If you know the Babe and me personally, you know I have supplies for a bunch of hobbies. And I mean a bunch. There is a giant closet full of fabric of all kinds. Partial Bolts, large pieces for specific projects, remnants that go with my stash for quilts and clothing, and fat quarters (no, it’s not a body part), fat eighths, pre-cuts, Jelly Rolls, Layer Cakes, Cinnamon Rolls, it all sounds so delicious! Those are all the names of certain cuts of fabrics for quilts. It’s a vast collection. And I swear I have a use for it all. It’s not hurting anyone, and it’s not eating anything, so it’s fine. Of course, when the Babe talks about it, I could mention the barn-shaped shed, the woodworking tools, all that. We won’t go there.

Those remnants and bolts are important to me for future projects. Just as are the manuscripts I looked at yesterday are important to the author’s journey I’m on. It’s gearing up this year. It’s time. Now or never? No, not that extreme. It’s becoming important to move into it. Call it intuition; call it timing; call it what you want. I’m ready. Let’s go!

There are people to contact, questions to ask, formats to learn, photos or drawings?; What font? What do kids like? I feel like I’m on the high dive at the Olympics! Have I mentioned I can’t swim? Terrifying yet exhilarating. Woo hoo. I hope you’ll stay with me. We’ve come this far.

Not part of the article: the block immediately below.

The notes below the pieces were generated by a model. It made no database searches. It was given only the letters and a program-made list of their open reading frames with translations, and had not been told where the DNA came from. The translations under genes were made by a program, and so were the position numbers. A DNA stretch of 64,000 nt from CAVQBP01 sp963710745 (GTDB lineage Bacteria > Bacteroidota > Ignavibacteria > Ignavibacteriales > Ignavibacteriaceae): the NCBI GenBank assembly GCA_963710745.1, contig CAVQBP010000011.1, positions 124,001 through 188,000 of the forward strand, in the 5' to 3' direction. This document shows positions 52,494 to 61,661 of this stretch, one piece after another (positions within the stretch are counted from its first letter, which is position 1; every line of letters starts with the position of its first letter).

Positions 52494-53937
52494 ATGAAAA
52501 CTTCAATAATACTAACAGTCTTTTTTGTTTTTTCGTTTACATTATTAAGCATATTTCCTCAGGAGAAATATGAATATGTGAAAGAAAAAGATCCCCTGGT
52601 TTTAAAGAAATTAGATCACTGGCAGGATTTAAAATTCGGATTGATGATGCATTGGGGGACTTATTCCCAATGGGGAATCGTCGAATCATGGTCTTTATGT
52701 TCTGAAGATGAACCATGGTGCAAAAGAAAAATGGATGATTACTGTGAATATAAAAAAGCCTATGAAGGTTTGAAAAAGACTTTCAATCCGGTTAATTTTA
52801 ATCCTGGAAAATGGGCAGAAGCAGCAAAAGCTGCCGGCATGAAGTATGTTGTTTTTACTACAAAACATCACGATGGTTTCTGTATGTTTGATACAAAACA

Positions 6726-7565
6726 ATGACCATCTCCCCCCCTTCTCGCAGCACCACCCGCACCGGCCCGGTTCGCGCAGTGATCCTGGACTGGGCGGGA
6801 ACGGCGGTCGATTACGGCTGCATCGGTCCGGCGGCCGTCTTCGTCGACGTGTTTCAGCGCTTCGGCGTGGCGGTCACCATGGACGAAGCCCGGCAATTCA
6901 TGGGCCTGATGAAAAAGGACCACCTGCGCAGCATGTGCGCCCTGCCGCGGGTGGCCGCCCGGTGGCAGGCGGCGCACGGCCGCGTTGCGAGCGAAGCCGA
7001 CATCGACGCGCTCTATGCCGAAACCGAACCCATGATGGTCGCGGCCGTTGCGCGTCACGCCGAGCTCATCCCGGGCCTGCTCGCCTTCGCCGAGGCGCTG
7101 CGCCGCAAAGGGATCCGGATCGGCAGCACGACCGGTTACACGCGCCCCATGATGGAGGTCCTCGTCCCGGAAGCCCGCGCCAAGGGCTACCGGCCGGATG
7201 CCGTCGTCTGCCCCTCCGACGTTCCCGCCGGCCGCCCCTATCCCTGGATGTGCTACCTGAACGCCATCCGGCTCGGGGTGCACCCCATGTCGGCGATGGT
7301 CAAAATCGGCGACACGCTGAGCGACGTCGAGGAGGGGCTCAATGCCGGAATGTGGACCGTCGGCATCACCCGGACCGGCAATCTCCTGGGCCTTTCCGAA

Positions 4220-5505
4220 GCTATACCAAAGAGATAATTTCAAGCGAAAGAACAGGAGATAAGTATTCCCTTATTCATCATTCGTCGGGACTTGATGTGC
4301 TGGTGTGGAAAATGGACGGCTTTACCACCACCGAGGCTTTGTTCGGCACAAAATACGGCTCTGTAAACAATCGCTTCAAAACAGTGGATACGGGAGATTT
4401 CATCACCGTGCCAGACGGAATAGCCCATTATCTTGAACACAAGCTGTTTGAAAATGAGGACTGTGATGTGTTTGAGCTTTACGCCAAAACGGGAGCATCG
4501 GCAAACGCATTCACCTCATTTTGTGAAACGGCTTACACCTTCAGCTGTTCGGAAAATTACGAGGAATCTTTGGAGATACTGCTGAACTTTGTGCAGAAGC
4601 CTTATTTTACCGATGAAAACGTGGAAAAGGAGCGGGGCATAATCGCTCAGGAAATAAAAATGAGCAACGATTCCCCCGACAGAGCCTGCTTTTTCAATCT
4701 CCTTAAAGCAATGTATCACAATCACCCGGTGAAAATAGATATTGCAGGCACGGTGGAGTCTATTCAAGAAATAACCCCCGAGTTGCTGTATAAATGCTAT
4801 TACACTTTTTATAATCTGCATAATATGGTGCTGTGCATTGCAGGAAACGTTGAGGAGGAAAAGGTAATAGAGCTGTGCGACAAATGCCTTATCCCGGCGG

As my new friend Carol Gino taught me in her book, “Me and Mario” (the story of her twenty-year relationship with Mario Puzo, author of the Godfather), Puzo said a story is like making a quilt. (Boy, did this make sense to me!) I can take these parts of a story (pre-cuts, layer cakes, bolts, and so forth) and put them together. Through the magic of ProWritingAid and editing software, I can rearrange the pieces in any order, until it reaches the most pleasing arrangement.

Today is all about a beginning. Keeping parts of what is important. Building on those pieces. Adding more when you see fit. Changing things that don’t work. Being brave to be yourself. Be brave enough to tell your stories. My musician friends have done that very thing all year. Facebook Live got a workout. They established Venmo accounts. Survival is what it’s about now for them. As soon as you can, go see live music again. Please! They need your support now more than ever.

As I write a to-do list for me through the month of January 2021, know how grateful I am for your support all this time. We’ve met nearly 500 times through my blog. Thank you for being here! I’m off to pick up groceries (it saves me so much time!) and stow them. Then write the e-mails, etc. for creating the LLC, contacting the illustrator, all stuff that’s overwhelming and exciting. Who says retirement is boring? Not me, never! Blessings on all of you.